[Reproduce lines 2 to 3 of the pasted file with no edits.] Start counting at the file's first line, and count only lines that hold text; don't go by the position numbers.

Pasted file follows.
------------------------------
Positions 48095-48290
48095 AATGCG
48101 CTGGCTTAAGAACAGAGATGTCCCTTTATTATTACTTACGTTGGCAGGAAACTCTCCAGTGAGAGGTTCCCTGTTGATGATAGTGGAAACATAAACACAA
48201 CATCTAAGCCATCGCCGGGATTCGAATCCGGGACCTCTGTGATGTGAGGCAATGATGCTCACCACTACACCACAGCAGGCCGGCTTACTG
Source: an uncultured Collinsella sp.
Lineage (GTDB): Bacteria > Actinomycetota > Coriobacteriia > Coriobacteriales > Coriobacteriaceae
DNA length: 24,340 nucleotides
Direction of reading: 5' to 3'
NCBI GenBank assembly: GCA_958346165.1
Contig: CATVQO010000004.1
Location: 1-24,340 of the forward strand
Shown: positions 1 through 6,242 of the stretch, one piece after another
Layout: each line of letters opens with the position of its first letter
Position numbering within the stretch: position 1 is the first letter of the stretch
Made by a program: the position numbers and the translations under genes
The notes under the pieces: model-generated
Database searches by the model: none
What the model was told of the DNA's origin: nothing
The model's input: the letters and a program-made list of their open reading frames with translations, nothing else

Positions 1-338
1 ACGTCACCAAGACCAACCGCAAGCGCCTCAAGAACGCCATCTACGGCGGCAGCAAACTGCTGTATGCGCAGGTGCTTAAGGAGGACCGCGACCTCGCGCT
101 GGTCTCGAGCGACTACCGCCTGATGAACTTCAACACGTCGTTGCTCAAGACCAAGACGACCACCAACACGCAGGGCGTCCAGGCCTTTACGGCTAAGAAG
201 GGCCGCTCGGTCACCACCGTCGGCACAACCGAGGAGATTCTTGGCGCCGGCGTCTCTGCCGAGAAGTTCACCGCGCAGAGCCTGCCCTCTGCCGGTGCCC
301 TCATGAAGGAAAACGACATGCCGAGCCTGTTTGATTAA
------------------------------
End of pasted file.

48095 AATGCG
48101 CTGGCTTAAGAACAGAGATGTCCCTTTATTATTACTTACGTTGGCAGGAAACTCTCCAGTGAGAGGTTCCCTGTTGATGATAGTGGAAACATAAACACAA